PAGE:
By Tom Doherty The following article first appeared in IBPA Independent. The time to begin thinking about selling a book comes long before the book is available to consumers, and even before acquisition of the content. Naturally, your first thoughts may center on considerations such as how good the content is and who will be interested in it. But while you think about attracting consumers you must also consider your customers—the people you have to reach before you reach the people who will buy and read the book you plan to publish. Although potential consumers differ from book to book, potential customers—retailers, wholesalers, and institutions—have several needs in common. Your ability to sell to them will depend on decisions you make about packaging, distribution, and marketing, starting before the editing process begins, and on whether you can make a compelling case for a book in terms of content, author, marketing, and marketplace. CONTENT AND AUTHOR CONSIDERATIONS When you’re selling to a customer, you need to bear in mind a question customers always ask themselves: “If I buy this book, how will the publisher get consumers to purchase it?” Where content is concerned, providing a satisfactory answer requires distinguishing your product from the competition. Customers may not be interested a novel’s plot details or the instructions in a how-to title, but they will want to know how a book is different and better than apparently similar titles. Convincing customers that a book’s content is good is relatively simple if the book is by an established author with a proven track record, but what if you are selling one by a new author, or by an author whose new book should rise above previous releases? Allocate time in your production schedule for getting advance praise from relevant professionals and writers. Take all the quotes you can gather and put them in a flyer you can share with reps and customers several months before the release of a book. Aim to produce galleys four to six months before publication, and send them to industry review sources, your reps, and your potentially important customers. Run a contest on Goodreads and/or utilize the IBPA NetGalley member benefit. And if you use electronic versions of your book as galleys, make sure you send files only to trusted and reputable places. If you are selling a book by a first-time author, think long and hard about all the ways you can tie the author’s life experience and professional credentials to the content. Tactics can include something as simple as focusing on biographical material that relates to content, along with focusing on the author’s social media followers, access to media, and/or entrée to associations whose members are part of the audience for the book. If you are selling an author you wish to bring to the next level, you might have to focus more on the content of the new book and what distinguishes it from previous efforts, or present a truly innovative marketing plan. MARKETING AND MARKETPLACE MATERIALS A good marketing plan is your very best friend. It will cover all potential audiences for the book, all forms of media (print, online, and broadcast), and all other ways you will reach a particular book’s readers. Many great Independent articles can help you develop a marketing plan, and they’re available via ibpa-online.org. However, it isn't enough to have a really nifty plan. You must communicate the plan effectively to your reps and customers, and you must do that months before the release of a book, preferably six to nine months in advance. If you don’t have a clear idea of how you can market a book to consumers when you’re thinking about acquiring the book, you might move on to considering another proposal. Even if the copy in your catalog or sell sheet features only a few bullet points from your plan, key customers and your reps will benefit by having specifics months in advance of publication. You can update the marketing plan and your sell sheets as you get closer to the release date. The important goal is giving customers and reps as full a plan as possible right from the beginning of the sell-in process. Although you may have fewer customers when you’re marketing a book only in electronic formats, a strong marketing plan is just as important for e-books as for print editions, and the process, including timing, is remarkably similar to the process for print books. Regardless of format and no matter how unique the content of your book is, marketing means reaching out to people who read books, and more than likely your book will not be their first. Do not make the mistake of thinking that your book has no competition. Your reps and customers need to know how your new book fits in with their existing catalog of products, and one of the best ways to tell them is with comparative title analysis. Comparative title information can boost sales to retail and wholesale buyers by revealing geographic hot spots, genre and sub-genre performance, and trends. So, doing the research is well worth your time. Visit retail outlets, explore online, talk with your distributor if you have one, and check out the IBPA Nielsen BookScan member benefit if you haven’t already signed up for it. BookScan will show you which competing titles are selling well and which are not in certain sales channels. A QUICK SUMMARY OF POTENTIAL PAYOFFS Key buyers look for clues of professionalism as they try to pick winners and losers. Because customers are gambling their cash-flow on every purchase, they like to bet on publishers and books that seem professional, and that’s the image you will project when you provide compelling evidence about the strengths of a book’s content, author, marketing, and marketplace right from the beginning of the book’s life. Doing so should help you sell more copies. And selling more copies should, in turn, help you avoid problems with your cash flow and revenue. On that happy note; good luck with your next book. Tom Doherty This article is offered here by permission of the IBPA Independent. Tom Doherty is the president of Cardinal Publishers Group, a full service national book distributor.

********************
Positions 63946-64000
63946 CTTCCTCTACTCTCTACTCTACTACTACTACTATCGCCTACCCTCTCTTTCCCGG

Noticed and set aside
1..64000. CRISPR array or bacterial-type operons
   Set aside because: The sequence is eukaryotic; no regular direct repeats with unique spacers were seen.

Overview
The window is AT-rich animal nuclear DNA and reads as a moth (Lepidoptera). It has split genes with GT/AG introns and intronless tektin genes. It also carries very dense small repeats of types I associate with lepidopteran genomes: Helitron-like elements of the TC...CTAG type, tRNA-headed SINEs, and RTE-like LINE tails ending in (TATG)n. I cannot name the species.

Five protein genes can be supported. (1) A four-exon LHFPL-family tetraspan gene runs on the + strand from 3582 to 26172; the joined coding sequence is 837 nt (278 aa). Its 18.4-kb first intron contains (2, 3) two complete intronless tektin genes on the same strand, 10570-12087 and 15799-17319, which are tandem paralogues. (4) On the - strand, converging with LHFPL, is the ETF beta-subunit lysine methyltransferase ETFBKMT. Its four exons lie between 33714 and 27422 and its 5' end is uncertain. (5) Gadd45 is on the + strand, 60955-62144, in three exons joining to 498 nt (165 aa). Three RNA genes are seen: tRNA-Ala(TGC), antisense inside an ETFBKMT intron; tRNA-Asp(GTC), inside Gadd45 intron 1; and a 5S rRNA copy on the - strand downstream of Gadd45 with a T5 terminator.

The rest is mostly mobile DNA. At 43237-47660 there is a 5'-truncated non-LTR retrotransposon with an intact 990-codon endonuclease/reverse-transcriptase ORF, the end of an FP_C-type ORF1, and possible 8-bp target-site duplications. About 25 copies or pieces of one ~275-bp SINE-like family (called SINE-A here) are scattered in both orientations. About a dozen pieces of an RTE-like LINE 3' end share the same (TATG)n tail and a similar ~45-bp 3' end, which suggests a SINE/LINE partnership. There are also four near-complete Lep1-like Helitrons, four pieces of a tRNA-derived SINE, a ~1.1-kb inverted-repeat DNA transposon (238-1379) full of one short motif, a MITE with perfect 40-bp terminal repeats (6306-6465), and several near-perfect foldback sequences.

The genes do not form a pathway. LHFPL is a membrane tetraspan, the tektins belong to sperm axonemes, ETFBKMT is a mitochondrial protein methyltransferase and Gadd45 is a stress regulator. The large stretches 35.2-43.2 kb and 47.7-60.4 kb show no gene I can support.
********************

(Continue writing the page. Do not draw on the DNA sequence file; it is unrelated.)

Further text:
Edward Snowden truth Q: What are the most important disclosures? A: The first disclosure, the Verizon report, which shows that the phone records of all Americans (by all major phone providers) has been turned over to the federal government for the last seven years. The second exposés, the PRISM editorials, which appeared the next day in both The Guardian and Washington Post. These prove that surveillance is taking place with our online communications. The day after that, the Washington Post rewrote its report (and The Guardian debuted the same in a little noticed article), which revealed that GCHQ and the NSA are working together. The Boundless Informant article. It shows that the NSA has hid surveillance programs from congressional oversight committees. Later reports would argue that this was not an isolated incident. All of the South China Morning Post exposés. They were the first to state the NSA has been spying on foreign nations without provocation. This includes economic and civilian espionage. The XKeyscore article at the end of July is very condemning. It depicts the nearly godlike technological capabilities the NSA has at its fingertips. The Guardian's Microsoft report, which shows that Internet corporations are willfully participating in mass surveillance. The joint Guardian/Washington Post/Pro Publica encryption editorials. They prove that no communications are safe, not even ones using secure websites or encryption technology. Q: What kinds of explosive material has the press failed to report to the public? A: I anticipate that forthcoming disclosures from the bounty of the purported 1.7 million files in the Snowden press's possession will continue to be limited to civilian, diplomatic, domestic, and economic affairs such as revealing that the Five Eyes are spying on each other atop domestic surveillance being more invasive. However, it is clear that of the millions of classified documents, military secrets are being carefully protected. This is because the Edward Snowden press has stated that--upon the whistleblower's request--national security will not be compromised. This implies that they have access to delicate military data but have, and continue, to refuse to divulge this information. Case in point, the federal government openly stated that Chinese hackers stole millions in military R & D from the Pentagon. To assume similar espionage hasn't been ordered and executed by the U.S. would be naïve. Q: What are the most disturbing aspects of the NSA reports? A: That the intelligence community had hid surveillance programs from Congress. A secret court, the FISC, which was supposedly created with the express purpose of overseeing the NSA and whose judgments are rarely revealed to the American public, essentially rubberstamps itself into extraneousness. How our legislators gerrymandered the law in order to grant itself almost absolute freedom to spy, such as creating the word “metadata” because “communications,” by law, cannot be surveilled. The fact that the U.S. government isn’t acting alone and, as the Snowden press has heavily implied, has other nations spy on Americans in order to circumnavigate around the Fourth Amendment. However, the most enraging aspect of the intelligence revelations is the NSA’s attitude. A classified training slide was revealed that tells intelligence agents that if a privacy law has been violated, the error should be reported but, if the government worker fails to do so, it’s “nothing to worry about.” In a September report, another series of slides refers to cell phone users as naïve, gullible “zombies.” Q: What was the NSA's response to the disclosures? A: Instead of changing protocol to keep other guilty consciences from whistleblowing, the NSA instituted a security lock down, i.e., two-person data transfer system. Interestingly, instead of curtailing its spying as a gesture of good faith, it increased its surveillance capabilities: It opened the Utah Data Center last September. This facility has the ability to retain an unimaginable amount of data and is said to be able to make metadata immortal. Author of the "Edward Snowden Affair," Michael Gurnow